We found that this works out to be fairly accurate. Although the times for particular tasks end up being wrong quite often, you finish some of them later and some earlier because 0.5 day granularity builds up quite a bit of padding.

The other important thing was that there was 2 of us performing estimates, so when we disagreed it often highlighted things we'd forgotten about and allowed us to improve estimates, or otherwise we just took the average of our numbers.

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A pointer to a couple of other articles about estimating (that I like), if case you aren't aware of them already:

Joel on Software

Painless Software Schedules
Wednesday, March 29, 2000

I like this article, even if Joel says don't read it any more. I've used it. The approach is basically to break the work down into features and then break features into fine-grained tasks that are fine grained enough to understand and estimate (on the level of N hours of work).

Evidence Based Scheduling
Friday, October 26, 2007

The new "Joel" method for estimates. Probably better, as Joel says, but requires historical data, which you don't have yet.

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Check out Steve McConnell's book on Software estimation: http://www.stevemcconnell.com/est.htm That will give you a good foundation.

It has a number of good techniques in it. The company I work for uses the best case, expected case, worst case model that he describes to help calculate a target cost. We generally then have fixed percentages based on construction for things like QA, Go-live support, Missed task buffer, etc.

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I like Joel's approach, it is smart and makes a lot of sense. The problem with it is that it is designed for a world that is foreign to me - product development. In product development, you usually can figure out what you need to do first, and then you can estimate what is takes to do it. In the consulting world, we rarely have this luxury, because we routinely need to come up with estimates and a schedule before we get a contract, which means that clients don't pay for the time spent on estimating (we don't bill for proposal-writing, neither explicitly nor otherwise), and detailed requirements are either not available at this time, or they are not reliable. For a small shop like ours, it is rather difficult to develop metrics based on prior work, because every project and every client is different, down to the technology stack. So how can we ever come up with reliable numbers and stay in business doing fixed-price projects?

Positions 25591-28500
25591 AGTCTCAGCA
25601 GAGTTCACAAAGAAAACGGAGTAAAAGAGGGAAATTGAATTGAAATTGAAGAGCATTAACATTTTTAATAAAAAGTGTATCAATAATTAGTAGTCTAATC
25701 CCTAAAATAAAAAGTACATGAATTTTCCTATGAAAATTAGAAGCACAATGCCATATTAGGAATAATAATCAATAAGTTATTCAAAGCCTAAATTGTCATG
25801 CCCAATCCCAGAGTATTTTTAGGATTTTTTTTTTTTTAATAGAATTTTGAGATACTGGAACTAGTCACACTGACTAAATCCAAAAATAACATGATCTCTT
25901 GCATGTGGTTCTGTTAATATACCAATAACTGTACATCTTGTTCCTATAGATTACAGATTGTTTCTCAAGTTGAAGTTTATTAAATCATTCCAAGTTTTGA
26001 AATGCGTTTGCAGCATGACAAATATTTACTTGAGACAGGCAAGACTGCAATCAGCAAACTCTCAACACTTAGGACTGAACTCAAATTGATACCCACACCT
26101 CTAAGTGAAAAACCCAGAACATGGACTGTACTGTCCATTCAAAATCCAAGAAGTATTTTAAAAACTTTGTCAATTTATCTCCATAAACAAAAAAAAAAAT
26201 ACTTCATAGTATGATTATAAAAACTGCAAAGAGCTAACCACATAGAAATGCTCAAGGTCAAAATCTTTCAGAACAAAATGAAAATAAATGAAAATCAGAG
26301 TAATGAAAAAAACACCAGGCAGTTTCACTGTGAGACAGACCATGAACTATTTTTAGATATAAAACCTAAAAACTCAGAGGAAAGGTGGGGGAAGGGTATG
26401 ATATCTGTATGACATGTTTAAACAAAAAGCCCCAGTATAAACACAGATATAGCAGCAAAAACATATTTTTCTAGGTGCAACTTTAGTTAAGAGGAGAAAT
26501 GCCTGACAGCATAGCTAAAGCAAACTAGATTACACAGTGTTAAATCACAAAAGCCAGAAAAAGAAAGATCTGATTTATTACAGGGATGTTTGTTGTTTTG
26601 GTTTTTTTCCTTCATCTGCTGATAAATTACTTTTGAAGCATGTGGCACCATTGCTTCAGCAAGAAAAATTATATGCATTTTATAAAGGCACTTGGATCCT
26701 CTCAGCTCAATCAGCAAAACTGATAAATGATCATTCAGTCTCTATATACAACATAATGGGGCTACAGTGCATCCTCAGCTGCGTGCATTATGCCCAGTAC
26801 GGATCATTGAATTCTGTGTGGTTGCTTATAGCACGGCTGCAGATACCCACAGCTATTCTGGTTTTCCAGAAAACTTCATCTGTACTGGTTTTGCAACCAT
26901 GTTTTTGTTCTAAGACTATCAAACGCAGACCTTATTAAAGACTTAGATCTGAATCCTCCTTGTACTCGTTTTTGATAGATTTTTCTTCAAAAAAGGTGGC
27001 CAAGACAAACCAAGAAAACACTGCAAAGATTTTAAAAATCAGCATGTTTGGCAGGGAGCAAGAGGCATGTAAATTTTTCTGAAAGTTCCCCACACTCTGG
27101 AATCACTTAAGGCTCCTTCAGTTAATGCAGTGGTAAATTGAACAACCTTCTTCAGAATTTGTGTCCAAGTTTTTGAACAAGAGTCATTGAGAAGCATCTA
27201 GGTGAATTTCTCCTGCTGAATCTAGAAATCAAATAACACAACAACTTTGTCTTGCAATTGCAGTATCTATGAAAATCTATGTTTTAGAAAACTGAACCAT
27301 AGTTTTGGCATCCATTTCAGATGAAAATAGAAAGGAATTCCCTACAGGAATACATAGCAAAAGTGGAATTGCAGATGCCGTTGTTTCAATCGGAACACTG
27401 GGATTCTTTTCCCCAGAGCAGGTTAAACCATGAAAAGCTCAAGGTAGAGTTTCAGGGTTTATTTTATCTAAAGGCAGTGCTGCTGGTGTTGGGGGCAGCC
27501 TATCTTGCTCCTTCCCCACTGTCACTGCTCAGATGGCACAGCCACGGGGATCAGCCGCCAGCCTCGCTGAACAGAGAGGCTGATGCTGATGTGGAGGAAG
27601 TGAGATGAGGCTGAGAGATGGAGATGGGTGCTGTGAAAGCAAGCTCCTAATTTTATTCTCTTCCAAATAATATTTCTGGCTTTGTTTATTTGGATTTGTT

One approach is to break the overall effort into phases and price them individually. For instance, we do a requirements phase first with defined deliverables and price it separately. We give a broad cost range for the implementation. Once done with requirements, we re-estimate the implementation based on the detailed requirements.

If this is not possible, we have 3 or more experienced people do double-blind estimates on an agreed-upon scope. We take the average, or the highest estimate for each item, depending on what the project can afford.

In my opinion, what separates good estimates from bad estimates is not the ability or inability to determine what it takes to do x - it is the ability or inability to identify the scope of the work while accounting for all the unknown, and an underlying sense of how much of the unknown there is in a particular situation. Some call this "gut feeling" - I call it "experience".

This may sound arrogant, which is not my intent. What I want to convey is that that there is no method, process, or miraculous tool that you can feed with incomplete data and that will spit out accurate numbers. Estimating software projects is a balance act between - getting as complete data as you can with a very limited amount of time and effort - while having some understanding how incomplete your data is.